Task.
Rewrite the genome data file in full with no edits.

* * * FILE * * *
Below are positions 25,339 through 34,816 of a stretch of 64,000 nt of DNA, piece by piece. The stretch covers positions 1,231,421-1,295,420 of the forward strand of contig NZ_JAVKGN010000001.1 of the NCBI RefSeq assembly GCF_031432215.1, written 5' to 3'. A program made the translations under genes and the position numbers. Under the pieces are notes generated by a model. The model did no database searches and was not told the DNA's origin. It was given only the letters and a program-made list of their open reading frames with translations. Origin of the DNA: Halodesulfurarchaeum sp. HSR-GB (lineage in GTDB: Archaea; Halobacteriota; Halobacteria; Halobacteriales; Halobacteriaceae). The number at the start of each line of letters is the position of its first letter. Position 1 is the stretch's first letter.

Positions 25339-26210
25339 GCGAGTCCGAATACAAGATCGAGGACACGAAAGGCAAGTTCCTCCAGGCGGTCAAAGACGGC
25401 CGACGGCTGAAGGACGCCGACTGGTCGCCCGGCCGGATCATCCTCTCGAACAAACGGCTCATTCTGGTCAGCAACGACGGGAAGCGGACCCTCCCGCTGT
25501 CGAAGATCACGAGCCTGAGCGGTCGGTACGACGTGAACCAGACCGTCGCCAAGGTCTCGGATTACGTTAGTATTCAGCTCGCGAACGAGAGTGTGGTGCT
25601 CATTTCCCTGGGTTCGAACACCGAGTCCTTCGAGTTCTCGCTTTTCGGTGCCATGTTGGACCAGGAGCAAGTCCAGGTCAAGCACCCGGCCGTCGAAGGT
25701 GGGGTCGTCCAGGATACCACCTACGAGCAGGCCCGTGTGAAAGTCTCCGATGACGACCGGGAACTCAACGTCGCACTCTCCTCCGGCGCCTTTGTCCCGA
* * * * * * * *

Below are positions 25,339 through 34,816 of a stretch of 64,000 nt of DNA, piece by piece. The stretch covers positions 1,231,421-1,295,420 of the forward strand of contig NZ_JAVKGN010000001.1 of the NCBI RefSeq assembly GCF_031432215.1, written 5' to 3'. A program made the translations under genes and the position numbers. Under the pieces are notes generated by a model. The model did no database searches and was not told the DNA's origin. It was given only the letters and a program-made list of their open reading frames with translations. Origin of the DNA: Halodesulfurarchaeum sp. HSR-GB (lineage in GTDB: Archaea; Halobacteriota; Halobacteria; Halobacteriales; Halobacteriaceae). The number at the start of each line of letters is the position of its first letter. Position 1 is the stretch's first letter.

Positions 25339-26210
25339 GCGAGTCCGAATACAAGATCGAGGACACGAAAGGCAAGTTCCTCCAGGCGGTCAAAGACGGC
25401 CGACGGCTGAAGGACGCCGACTGGTCGCCCGGCCGGATCATCCTCTCGAACAAACGGCTCATTCTGGTCAGCAACGACGGGAAGCGGACCCTCCCGCTGT
25501 CGAAGATCACGAGCCTGAGCGGTCGGTACGACGTGAACCAGACCGTCGCCAAGGTCTCGGATTACGTTAGTATTCAGCTCGCGAACGAGAGTGTGGTGCT
25601 CATTTCCCTGGGTTCGAACACCGAGTCCTTCGAGTTCTCGCTTTTCGGTGCCATGTTGGACCAGGAGCAAGTCCAGGTCAAGCACCCGGCCGTCGAAGGT
25701 GGGGTCGTCCAGGATACCACCTACGAGCAGGCCCGTGTGAAAGTCTCCGATGACGACCGGGAACTCAACGTCGCACTCTCCTCCGGCGCCTTTGTCCCGA